Friday, September 28, 2012

I Kept the Window Rolled Up

Yesterday was treats. Because both my wife and our daughter were home and both are observant women who could see my irritation with being on the planet what with all of this I promise to not do anything anytime anywhere rehabilitation, they decided an outing in the car might be a tonic in the afternoon.

I had discovered my cell phone was not only no longer charging when plugged into the wall but also appeared to be losing power earlier in the day so we even had a purpose for the trip. I feared the worst  when the car charger also failed to resuscitate the phone and for just a moment, Kyle in the phone store with his 'when are you eligible for a replacement?' set my heart racing, but then, because of his mastery of phones cellephonic, he determined the battery had spit the bit. Our sojourn, once interrupted, resumed.

It's an odd sensation riding in the back seat of your own vehicle, made even odder when the driver is the younger of your own children. Make no mistake, both of our children are excellent drivers in my opinion but I also think I am the world's finest automotive enthusiast. It's the rest of you motorized maniacs I don't trust.

We were headed towards the Seaside Sanatorium in Waterford a quiet, somewhat somber stretch of solitude overlooking Long Island Sound that has a sad history and feels a little bit lost this time of year. I think we all do. The weather can be quite nice and the temperatures still warm just not as warm as the weeks before Labor Day. Make no mistake, though autumn has hinted of its arrival, we saw enough changing foliage to choke a leaf-blower (and how I wish someone would), summer is still in the area.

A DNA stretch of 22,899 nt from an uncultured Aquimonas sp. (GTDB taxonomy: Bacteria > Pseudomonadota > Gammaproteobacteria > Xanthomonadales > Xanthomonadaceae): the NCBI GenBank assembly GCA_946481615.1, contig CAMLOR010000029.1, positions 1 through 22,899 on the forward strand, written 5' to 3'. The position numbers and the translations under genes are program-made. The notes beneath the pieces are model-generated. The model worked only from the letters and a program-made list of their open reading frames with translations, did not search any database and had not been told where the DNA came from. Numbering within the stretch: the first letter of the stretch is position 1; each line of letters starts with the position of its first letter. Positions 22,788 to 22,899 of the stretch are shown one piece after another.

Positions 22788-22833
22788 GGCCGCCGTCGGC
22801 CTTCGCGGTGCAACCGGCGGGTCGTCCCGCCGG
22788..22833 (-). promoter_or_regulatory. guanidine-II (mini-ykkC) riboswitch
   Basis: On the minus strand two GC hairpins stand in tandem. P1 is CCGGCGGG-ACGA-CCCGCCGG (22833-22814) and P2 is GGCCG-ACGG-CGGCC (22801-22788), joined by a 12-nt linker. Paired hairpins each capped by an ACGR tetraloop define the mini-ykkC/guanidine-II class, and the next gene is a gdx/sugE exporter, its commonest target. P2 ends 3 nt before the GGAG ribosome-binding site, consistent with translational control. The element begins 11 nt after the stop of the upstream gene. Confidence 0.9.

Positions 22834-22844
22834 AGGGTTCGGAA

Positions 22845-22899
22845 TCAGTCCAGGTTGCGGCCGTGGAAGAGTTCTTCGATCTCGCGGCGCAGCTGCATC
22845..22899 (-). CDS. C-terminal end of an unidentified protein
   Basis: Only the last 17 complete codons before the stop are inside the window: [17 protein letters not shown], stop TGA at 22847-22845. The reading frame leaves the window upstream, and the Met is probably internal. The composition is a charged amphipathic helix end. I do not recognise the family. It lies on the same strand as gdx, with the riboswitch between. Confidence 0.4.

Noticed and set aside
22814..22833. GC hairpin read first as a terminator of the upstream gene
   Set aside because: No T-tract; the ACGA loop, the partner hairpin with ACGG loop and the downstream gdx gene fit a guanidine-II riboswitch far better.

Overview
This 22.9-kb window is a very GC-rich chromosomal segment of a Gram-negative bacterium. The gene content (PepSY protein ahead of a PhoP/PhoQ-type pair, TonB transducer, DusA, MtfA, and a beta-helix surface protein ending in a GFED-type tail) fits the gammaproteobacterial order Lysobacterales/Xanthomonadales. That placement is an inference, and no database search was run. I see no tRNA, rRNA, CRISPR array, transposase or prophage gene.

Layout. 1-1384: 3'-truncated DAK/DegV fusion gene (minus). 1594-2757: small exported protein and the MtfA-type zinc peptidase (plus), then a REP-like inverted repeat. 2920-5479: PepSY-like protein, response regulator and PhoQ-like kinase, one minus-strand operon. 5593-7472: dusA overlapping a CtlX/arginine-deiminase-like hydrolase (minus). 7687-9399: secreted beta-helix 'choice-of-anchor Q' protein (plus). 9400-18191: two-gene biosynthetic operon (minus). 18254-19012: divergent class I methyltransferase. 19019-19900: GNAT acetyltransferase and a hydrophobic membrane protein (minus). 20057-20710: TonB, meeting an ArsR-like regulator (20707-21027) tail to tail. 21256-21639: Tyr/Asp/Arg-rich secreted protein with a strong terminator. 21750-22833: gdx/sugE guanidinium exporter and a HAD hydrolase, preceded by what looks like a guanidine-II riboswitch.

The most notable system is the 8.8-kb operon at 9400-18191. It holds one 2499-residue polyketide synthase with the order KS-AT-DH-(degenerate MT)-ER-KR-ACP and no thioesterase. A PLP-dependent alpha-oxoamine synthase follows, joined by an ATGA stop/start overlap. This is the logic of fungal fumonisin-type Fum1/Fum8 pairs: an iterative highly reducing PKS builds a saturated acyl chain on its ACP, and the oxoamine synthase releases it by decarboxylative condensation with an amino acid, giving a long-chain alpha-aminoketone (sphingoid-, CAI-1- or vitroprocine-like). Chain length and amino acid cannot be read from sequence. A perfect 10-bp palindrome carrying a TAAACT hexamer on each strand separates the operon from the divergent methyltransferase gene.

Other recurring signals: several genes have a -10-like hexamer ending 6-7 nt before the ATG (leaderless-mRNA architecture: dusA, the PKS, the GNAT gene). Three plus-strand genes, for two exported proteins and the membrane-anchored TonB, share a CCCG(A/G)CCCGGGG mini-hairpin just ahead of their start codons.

But not yesterday afternoon as the cool air above the arm waters of the sound produced a light haze as I sought and failed to reach the beach beyond the main house past the service road beyond the padlocked gate. This being a good guy and using crutches took a rapid and steep toll on me. But not before I remembered being a very small child, about the age of the youngsters originally treated where we were, visiting my mom's parents, Gramma and Grampy at their bungalow in Atlantic Highlands. I'd stand on the beach with Grampy as he told me about the world on the other side of the water, beyond where I could see.

I always waved to the children of Europe whom he assured me were standing on beaches just like ours and peering past the horizon, or trying to and waving back. It wasn't for many years that I realized none of it was true or could ever be true, but it was a wonderful story and just a moment yesterday as I struggled to keep the crutches upright and turned around, facing in the direction of the car so we could make our exit, I was tempted to double pump a quick wave, one for the little boy of long ago on that faraway beach and the other for Jim Kelly, Grampy, standing beside me as the waves kissed the shore goodnight and goodbye.
-bill kenny    

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